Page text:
It had me turning pages like a madman and grinning like a fool. Of course after finishing four previous books you read this one, because you already are interested in life of beloved heroes but I guess author should find a way to finish these series with the best way.
He won back my respect, and I adore him more than ever. Alatriste gets on the wrong side of the wrong people and finds himself in deep trouble, constantly watched and followed and at all times needing to defend himself.
Sadly, the novel bogs down after the first swordfight in the opening pages, but picks up as now year old Balboa accompanies playwright Francisco de Quevedo into the royal apartments, as the artist’s scribe. What was good was the description of 17th Century Spain.
The fact that Alatriste still serves something greater than himself. I think this is my favorite book so far in this series–more and deeper aspects of Captain Alatriste’s jubob are revealed, and we experience the pangs and elations and disillusionments of his young protege Inigo on the path to adulthood as well as Inigo’s often wise, frequently ironic perspective as he narrates the story from the distance of old age.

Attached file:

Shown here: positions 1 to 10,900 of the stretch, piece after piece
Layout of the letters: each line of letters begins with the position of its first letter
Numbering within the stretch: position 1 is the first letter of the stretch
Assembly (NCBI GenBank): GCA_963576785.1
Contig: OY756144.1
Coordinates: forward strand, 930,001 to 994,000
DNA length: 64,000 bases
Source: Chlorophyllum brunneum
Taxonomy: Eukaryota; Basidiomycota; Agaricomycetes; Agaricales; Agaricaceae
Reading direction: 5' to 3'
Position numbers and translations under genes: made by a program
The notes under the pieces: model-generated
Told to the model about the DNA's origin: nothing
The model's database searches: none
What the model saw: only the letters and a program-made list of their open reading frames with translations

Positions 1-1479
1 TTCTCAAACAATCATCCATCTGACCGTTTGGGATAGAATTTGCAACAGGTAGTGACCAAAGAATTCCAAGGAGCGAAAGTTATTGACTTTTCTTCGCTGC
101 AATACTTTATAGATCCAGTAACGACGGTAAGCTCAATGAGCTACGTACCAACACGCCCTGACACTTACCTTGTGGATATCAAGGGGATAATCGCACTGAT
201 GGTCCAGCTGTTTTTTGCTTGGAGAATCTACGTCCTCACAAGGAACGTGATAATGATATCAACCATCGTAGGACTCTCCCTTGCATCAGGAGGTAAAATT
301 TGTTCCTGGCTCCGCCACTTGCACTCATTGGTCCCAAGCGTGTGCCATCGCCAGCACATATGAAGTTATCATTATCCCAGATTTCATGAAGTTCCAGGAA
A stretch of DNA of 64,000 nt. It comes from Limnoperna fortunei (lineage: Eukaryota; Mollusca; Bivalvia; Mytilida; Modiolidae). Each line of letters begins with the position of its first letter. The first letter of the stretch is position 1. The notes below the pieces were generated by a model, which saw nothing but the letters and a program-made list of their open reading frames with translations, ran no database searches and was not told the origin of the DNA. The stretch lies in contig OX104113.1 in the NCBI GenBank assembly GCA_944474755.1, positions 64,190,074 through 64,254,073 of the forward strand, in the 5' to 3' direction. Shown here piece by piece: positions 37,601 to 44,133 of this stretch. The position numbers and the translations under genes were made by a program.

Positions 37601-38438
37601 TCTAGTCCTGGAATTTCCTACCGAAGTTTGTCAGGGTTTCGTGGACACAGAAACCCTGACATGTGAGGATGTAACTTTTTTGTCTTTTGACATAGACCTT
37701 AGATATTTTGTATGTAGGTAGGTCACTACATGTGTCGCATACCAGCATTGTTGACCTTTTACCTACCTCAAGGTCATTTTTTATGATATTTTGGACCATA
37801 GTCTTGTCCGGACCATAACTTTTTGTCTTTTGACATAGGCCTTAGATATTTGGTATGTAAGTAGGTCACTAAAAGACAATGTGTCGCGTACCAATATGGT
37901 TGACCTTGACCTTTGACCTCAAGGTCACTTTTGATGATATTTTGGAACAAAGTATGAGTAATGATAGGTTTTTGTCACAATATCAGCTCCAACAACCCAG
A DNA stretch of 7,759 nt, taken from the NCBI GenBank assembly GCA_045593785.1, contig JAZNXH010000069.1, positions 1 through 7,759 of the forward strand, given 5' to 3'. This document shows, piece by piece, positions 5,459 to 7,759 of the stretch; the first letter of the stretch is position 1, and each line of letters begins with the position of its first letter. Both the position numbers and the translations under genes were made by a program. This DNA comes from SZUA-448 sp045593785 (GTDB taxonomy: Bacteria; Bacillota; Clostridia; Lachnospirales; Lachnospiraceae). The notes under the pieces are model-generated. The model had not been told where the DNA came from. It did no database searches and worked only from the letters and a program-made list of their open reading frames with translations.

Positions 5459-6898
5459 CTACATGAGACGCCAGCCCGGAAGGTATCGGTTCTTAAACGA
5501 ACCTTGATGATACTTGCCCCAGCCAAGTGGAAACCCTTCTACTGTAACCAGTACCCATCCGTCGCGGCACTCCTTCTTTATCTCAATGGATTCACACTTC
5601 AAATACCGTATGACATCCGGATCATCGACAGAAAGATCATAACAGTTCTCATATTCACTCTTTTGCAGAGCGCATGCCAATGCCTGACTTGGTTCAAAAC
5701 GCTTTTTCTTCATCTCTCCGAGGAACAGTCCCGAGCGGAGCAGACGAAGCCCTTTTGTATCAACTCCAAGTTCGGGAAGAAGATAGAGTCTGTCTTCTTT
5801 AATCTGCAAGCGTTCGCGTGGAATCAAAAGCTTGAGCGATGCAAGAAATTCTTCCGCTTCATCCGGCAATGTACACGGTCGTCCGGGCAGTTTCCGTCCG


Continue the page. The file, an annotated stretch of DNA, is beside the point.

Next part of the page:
It is fairly fast-paced and has all the intrigue and grit that I have come to expect, as well as the return of many of the characters from The King’s Gold and the rest of the series. The final part of the book keeps readers in suspense as Alatriste flees after being falsely accused of murder while avoiding the hand of Maletesta, and in the long run, saving the life of his beloved king from the hands of an assassin.
Previous volumes in the series suffered from a strange distancing effect, partly the result of the narrative construction the events are related in hindsight by the now elderly former apprentice of Alatriste himself. In the current volume, Margaret Jull Costa proffers an outstanding translation that reads smoothly absent cultural lacunae that mar so many translated-from works.
A man of honor and dignity no matter what life throws at him. Want to Read Ujbon Reading Read. This is a superb historical novel, perhaps the best in the series. Can I just say how much I love the man in black, Alatriste’s ever present antagonist, Gualaterio Malatesta? Madrid was a dangerous place, men’s honour would see friends fight to the death for a minor faux pas.
Preferring the Dominicans, cabaallero younger royal brother is more amenable to the Inquisition.